General Article Baby boomers are increasingly more likely to risk drink driving than millennials

Topic Selected: Drugs Book Volume: 373



Tony Rao, King's College London

“Baby boomers”, all now over the age of 50, have shown the fastest rise in rates of alcohol and drug misuse over the past 15 years – and this is playing out on Britain’s roads.

At first glance, the latest data on reported accidents and casualties on public roads in England and Wales is little more than a general update. There are the standard statistics on drink drive accidents and casualties using roadside breath testing. There is also data on blood alcohol levels for accidents involving deaths from drink driving. In 2017, there were just under 171,000 casualties from reported road traffic accidents. This was 6% lower than in 2016 – making it the lowest level on record.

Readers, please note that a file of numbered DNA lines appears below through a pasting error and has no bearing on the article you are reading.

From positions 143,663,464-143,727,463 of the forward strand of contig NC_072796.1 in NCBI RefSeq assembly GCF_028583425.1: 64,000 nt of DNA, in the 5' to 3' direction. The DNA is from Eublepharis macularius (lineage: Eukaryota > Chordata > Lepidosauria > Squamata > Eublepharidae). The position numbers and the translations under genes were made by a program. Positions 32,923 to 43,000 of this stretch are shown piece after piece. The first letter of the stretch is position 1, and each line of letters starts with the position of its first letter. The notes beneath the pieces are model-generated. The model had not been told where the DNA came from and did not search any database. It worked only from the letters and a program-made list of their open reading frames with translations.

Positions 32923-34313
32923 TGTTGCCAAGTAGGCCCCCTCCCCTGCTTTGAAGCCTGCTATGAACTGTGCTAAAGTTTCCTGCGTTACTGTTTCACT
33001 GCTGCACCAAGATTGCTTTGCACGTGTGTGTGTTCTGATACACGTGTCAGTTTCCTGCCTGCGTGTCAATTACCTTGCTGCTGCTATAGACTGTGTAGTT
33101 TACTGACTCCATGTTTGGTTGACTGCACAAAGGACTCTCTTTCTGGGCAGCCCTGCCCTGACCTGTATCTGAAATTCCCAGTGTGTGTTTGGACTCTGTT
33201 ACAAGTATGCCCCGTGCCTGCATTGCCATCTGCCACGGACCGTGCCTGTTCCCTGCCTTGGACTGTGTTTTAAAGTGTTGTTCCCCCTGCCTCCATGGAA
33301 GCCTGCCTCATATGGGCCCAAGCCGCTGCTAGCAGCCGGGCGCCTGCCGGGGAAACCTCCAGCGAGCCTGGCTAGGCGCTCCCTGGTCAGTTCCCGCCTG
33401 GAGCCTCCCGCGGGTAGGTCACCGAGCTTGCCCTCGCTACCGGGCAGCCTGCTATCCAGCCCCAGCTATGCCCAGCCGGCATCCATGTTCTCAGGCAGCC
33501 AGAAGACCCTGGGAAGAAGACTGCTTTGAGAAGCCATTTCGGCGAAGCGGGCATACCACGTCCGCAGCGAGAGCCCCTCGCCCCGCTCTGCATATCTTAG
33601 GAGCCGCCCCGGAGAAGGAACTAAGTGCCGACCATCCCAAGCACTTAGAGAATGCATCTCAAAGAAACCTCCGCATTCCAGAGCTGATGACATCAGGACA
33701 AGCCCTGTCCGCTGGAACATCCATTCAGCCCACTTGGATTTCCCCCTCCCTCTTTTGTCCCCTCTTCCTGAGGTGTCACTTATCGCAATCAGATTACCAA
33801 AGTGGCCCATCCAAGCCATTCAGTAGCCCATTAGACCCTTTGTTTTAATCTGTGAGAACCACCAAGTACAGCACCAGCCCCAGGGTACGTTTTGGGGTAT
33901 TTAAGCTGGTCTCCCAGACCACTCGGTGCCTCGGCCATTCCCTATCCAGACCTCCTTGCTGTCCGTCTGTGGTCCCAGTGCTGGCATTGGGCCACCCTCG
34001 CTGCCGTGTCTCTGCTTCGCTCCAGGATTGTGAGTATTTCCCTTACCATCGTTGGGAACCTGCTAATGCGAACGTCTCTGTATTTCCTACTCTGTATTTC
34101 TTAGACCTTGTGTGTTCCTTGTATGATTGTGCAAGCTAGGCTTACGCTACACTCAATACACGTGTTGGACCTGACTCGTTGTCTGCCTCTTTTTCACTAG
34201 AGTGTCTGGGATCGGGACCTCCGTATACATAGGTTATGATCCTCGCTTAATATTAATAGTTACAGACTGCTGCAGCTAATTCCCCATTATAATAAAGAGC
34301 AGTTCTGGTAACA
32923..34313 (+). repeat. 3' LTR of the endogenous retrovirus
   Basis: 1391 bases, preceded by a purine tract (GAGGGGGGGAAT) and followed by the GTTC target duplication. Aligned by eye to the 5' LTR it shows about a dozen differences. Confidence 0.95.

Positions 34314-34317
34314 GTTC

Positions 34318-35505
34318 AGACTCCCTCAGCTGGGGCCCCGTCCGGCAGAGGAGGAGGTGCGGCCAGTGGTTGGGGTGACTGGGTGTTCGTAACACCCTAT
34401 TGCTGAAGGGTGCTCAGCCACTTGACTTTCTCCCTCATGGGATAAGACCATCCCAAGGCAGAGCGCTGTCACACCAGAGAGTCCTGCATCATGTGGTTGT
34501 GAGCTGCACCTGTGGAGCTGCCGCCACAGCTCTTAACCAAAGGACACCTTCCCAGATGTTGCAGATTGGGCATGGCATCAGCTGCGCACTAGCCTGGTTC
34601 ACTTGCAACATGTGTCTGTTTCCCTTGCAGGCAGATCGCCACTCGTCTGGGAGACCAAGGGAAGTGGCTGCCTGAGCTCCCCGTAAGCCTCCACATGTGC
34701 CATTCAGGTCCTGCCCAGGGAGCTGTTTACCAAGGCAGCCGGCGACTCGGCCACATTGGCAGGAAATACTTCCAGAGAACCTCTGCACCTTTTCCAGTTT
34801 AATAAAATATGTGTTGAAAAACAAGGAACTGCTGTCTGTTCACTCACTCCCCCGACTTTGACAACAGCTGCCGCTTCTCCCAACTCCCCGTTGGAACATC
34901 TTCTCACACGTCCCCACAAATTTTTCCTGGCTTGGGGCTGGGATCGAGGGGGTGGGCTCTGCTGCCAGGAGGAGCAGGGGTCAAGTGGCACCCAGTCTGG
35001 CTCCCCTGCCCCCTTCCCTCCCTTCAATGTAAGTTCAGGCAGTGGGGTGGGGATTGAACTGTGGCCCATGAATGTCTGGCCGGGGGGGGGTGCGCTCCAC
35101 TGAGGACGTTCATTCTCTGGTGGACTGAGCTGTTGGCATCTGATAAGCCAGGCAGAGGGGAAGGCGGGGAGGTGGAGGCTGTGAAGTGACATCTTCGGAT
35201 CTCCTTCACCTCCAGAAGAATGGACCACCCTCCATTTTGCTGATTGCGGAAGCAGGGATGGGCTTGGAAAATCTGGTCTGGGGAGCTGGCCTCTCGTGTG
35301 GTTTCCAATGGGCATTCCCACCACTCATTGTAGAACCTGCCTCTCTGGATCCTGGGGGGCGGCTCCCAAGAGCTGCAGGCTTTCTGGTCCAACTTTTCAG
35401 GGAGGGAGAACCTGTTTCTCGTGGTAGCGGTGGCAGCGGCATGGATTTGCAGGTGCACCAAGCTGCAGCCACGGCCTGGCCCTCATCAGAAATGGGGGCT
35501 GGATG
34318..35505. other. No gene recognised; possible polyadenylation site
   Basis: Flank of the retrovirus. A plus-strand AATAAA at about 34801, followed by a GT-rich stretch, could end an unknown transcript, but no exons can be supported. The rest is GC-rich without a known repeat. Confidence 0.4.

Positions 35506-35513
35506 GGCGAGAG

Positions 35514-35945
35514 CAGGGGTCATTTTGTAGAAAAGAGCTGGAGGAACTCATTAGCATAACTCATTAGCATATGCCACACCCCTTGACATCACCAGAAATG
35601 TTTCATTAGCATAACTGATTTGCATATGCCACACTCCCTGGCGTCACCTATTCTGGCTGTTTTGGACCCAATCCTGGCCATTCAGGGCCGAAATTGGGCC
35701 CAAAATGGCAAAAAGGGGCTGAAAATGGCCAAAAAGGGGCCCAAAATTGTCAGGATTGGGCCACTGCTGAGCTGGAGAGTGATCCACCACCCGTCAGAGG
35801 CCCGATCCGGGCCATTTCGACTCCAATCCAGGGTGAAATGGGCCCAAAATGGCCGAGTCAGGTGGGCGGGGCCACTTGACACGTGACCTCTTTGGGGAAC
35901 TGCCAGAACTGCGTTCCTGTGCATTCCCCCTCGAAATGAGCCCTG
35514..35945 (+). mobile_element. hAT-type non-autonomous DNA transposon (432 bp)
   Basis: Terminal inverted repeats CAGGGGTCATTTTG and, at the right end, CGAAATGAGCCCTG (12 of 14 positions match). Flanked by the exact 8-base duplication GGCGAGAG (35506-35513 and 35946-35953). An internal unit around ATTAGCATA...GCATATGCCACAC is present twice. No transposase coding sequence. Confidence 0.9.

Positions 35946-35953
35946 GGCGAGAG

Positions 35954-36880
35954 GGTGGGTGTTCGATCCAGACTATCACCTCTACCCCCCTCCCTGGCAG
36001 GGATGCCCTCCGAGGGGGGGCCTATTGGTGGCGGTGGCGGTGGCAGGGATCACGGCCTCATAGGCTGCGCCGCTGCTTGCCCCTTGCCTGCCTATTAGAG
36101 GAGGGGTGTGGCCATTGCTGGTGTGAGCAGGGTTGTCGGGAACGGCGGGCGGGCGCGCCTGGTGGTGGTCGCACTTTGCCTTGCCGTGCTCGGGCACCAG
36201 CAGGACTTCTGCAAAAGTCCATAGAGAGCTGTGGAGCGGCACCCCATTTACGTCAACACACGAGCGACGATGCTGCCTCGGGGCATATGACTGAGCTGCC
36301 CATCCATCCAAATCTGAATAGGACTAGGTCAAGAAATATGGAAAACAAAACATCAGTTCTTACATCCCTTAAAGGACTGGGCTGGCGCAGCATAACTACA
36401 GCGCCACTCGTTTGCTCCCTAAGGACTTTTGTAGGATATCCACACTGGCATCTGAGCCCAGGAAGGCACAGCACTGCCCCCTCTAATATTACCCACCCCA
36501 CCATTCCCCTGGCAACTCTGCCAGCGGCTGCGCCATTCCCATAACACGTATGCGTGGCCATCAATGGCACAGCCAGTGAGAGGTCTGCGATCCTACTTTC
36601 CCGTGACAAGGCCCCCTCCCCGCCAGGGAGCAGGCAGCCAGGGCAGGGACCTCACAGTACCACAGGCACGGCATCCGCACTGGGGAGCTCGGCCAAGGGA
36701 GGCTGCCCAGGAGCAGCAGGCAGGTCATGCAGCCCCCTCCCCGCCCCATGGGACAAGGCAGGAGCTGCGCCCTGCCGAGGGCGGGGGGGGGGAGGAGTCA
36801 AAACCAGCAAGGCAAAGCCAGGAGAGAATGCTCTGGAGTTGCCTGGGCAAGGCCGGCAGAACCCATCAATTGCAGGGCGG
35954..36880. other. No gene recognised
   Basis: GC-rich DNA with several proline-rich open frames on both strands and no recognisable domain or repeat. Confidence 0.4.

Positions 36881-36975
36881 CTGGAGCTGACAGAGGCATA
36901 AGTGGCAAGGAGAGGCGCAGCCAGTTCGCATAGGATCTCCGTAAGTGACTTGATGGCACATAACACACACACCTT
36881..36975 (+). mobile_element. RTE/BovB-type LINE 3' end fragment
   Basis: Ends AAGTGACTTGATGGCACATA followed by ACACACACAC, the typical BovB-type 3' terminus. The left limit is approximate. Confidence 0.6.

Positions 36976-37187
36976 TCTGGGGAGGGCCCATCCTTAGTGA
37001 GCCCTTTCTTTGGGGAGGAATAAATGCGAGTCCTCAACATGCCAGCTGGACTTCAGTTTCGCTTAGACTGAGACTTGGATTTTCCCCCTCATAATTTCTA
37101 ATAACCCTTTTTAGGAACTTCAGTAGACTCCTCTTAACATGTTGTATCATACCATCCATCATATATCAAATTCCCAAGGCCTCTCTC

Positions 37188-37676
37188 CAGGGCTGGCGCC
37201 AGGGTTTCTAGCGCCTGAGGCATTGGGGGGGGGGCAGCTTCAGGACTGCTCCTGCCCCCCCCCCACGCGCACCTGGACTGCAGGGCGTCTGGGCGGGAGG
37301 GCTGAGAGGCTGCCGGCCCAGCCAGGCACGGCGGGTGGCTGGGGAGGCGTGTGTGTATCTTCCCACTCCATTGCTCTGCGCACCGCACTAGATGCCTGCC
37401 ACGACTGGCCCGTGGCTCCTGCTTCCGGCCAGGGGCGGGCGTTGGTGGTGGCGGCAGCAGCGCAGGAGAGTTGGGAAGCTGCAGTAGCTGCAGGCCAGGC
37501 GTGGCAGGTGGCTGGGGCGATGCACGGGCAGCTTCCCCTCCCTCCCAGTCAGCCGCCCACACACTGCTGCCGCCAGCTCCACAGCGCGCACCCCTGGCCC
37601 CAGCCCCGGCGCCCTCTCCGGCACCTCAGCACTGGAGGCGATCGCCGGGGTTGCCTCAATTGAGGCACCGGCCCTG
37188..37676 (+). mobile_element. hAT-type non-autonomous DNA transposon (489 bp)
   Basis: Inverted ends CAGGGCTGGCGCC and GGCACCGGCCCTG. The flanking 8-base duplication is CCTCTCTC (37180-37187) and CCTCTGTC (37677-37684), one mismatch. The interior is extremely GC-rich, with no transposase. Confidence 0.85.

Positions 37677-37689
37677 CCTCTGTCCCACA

But more revealing data comes from the British Crime Survey. The Survey looked at self-reported driving by people who think that they have been over the legal alcohol limit at least once in the last 12 months. Between 2010 and 2018, there was a reduction of nearly 50...

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